SN54/74HC high-level input voltages are not TTL compatible. In a mixed-family system (TTL output driving HC input), it is necessary to use SN54/74HCT pullup resistors or level shifters. SN54/74HC has less drive capability than some TTL functions. TTL open-collector outputs have higher breakdowns than SN54/74HC open-drain equivalent functions. Some of the TTL families offer greater operating speed; e.g., S, AS, and ALS.

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HCMOS advantages:

Lower system power consumption Improved noise immunity Wider supply-voltage range

4000 Series Considerations:

Although most applications use a 5-V supply, these older families operate in the 3-V to 15-V range. SN54/74HC must be operated with a supply voltage in the 2-V to 6-V range.

HCMOS advantages: Higher frequency of operation Improved ESD protection and latch-up performance Higher output drive capability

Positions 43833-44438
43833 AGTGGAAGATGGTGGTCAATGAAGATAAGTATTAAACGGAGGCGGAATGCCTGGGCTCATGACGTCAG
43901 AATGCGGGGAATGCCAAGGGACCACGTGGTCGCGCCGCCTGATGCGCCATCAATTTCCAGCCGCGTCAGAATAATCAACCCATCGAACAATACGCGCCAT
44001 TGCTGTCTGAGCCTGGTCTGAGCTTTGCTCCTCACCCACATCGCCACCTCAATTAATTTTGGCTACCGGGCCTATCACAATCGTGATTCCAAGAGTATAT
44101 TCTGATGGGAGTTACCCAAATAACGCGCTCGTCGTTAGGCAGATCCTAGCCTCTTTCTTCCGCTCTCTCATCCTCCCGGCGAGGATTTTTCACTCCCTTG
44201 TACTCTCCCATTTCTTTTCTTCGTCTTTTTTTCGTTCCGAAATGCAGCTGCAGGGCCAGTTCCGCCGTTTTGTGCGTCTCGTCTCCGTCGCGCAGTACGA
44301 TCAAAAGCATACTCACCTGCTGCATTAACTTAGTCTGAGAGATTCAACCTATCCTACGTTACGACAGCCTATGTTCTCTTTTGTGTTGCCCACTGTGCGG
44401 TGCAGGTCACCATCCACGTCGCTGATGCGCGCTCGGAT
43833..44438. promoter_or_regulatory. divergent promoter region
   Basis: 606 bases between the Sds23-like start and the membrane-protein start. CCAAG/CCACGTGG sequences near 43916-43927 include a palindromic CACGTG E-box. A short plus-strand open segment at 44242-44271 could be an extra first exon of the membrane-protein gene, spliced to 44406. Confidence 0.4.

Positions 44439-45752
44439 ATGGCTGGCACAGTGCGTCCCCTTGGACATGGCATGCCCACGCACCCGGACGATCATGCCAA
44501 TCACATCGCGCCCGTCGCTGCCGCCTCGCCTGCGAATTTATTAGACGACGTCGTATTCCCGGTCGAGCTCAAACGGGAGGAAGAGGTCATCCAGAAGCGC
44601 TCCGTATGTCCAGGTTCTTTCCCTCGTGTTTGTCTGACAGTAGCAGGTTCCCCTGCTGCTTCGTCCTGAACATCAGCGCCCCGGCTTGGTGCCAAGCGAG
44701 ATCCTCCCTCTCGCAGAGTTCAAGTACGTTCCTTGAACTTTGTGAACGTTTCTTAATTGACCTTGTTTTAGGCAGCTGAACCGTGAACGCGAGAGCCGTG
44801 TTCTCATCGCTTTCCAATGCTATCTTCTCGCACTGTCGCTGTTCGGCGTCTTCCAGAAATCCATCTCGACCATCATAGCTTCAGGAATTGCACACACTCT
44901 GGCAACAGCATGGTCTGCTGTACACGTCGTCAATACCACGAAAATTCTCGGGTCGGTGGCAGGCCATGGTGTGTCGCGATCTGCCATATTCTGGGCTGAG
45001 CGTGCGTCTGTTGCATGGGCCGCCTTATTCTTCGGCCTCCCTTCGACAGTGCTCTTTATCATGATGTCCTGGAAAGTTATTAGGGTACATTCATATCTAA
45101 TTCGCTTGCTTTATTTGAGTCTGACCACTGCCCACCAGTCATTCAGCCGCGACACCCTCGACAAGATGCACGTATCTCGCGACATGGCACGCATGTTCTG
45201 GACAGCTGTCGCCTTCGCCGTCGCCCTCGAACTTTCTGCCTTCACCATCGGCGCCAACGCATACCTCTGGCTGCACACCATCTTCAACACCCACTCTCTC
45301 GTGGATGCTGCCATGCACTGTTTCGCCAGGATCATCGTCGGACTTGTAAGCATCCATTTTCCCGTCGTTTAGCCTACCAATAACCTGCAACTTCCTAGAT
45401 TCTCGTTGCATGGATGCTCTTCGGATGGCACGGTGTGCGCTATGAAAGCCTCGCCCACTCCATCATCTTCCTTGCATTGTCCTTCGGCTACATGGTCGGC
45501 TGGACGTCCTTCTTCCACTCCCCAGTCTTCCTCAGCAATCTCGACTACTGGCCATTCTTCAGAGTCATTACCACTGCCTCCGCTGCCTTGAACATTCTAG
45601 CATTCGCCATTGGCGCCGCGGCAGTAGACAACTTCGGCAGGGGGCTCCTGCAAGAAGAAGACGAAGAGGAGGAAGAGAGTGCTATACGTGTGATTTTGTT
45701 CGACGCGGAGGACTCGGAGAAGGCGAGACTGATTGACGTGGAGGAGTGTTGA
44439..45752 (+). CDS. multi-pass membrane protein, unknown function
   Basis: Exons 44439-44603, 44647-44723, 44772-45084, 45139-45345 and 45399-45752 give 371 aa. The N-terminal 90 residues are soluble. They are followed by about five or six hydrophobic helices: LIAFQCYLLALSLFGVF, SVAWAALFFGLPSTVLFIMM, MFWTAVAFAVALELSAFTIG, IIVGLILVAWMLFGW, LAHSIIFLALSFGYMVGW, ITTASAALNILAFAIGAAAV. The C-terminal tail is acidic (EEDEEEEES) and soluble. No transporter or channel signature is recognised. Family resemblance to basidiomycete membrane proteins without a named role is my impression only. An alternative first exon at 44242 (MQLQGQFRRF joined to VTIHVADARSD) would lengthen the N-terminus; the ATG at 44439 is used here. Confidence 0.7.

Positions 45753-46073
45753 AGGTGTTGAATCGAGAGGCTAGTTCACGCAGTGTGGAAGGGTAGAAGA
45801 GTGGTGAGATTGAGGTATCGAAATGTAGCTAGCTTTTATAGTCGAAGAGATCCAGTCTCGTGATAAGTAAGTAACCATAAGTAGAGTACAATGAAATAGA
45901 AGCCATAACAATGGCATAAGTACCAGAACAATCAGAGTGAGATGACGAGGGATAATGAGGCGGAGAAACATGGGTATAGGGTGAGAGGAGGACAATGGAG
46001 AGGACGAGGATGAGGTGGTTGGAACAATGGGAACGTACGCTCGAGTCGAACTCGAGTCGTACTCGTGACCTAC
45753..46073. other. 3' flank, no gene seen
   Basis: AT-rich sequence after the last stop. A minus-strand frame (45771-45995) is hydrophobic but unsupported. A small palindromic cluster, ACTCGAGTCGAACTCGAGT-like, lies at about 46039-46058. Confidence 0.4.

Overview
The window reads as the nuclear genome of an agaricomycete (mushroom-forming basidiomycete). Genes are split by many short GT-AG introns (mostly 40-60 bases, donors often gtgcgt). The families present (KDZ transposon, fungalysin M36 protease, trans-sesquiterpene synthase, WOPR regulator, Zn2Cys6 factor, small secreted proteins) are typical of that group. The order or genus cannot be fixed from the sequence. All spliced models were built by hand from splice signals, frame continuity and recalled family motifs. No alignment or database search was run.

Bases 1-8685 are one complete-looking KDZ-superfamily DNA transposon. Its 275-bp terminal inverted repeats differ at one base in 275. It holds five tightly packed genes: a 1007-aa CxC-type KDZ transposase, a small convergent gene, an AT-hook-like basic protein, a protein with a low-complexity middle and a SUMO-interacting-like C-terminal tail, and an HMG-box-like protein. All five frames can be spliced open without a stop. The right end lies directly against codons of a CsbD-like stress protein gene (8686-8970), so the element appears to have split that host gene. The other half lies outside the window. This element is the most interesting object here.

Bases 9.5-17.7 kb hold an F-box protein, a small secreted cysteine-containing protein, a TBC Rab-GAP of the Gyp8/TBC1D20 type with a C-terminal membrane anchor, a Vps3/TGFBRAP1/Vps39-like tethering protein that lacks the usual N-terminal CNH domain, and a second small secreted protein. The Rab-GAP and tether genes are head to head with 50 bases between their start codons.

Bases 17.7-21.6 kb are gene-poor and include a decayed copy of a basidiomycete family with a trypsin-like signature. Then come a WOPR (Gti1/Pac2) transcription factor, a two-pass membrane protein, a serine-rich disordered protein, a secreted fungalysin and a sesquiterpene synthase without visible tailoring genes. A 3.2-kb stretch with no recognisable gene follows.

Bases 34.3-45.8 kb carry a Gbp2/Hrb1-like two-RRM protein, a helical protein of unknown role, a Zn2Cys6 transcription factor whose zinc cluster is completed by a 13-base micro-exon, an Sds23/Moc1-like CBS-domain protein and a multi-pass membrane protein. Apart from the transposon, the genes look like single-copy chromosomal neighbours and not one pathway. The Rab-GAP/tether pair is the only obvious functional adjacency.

As a quick reference guide, Table 4 highlights the advantages and disadvantages of interchanging other logic families with high-speed CMOS. Table 4. Highlights of Interchangeability
TTL FAMILY (TTL, LS, S, ALS, AS) Power Speed HCMOS offers lower system power consumption than any of the TTL families. HCMOS operating speed is comparable to LS. Some TTL families (S, AS, and ALS) offer greater operating speed. The VIHmin of HCMOS is not compatible with the VOHmin of TTL. In mixed-family systems, it is necessary to use HCT devices, pullup resistors, or level shifters. METAL-GATE CMOS Power consumption metal-gate CMOS. HCMOS operating metal-gate CMOS. of speed HCMOS is is less faster than than

much

Input voltage

HCMOS input voltage levels are compatible with metal-gate CMOS outputs only when the power-supply voltage for the metal-gate CMOS devices is between 2 V and 6 V. HCMOS output voltage levels are compatible with metal-gate CMOS inputs only when the power-supply voltage for the metal-gate CMOS devices is between 2 V and 6 V. HCMOS has a higher current drive capability. HCMOS has a higher fan-out to LS devices. Operating supply-voltage range of metal gate is larger than HCMOS (from 3 V to 15 V). HCMOS has an improved protection circuitry against ESD and latch-up.

Output voltage

The output voltages of HCMOS are TTL compatible.

Drive capability Fan-out (LS devices) Supply voltage ESD and latch-up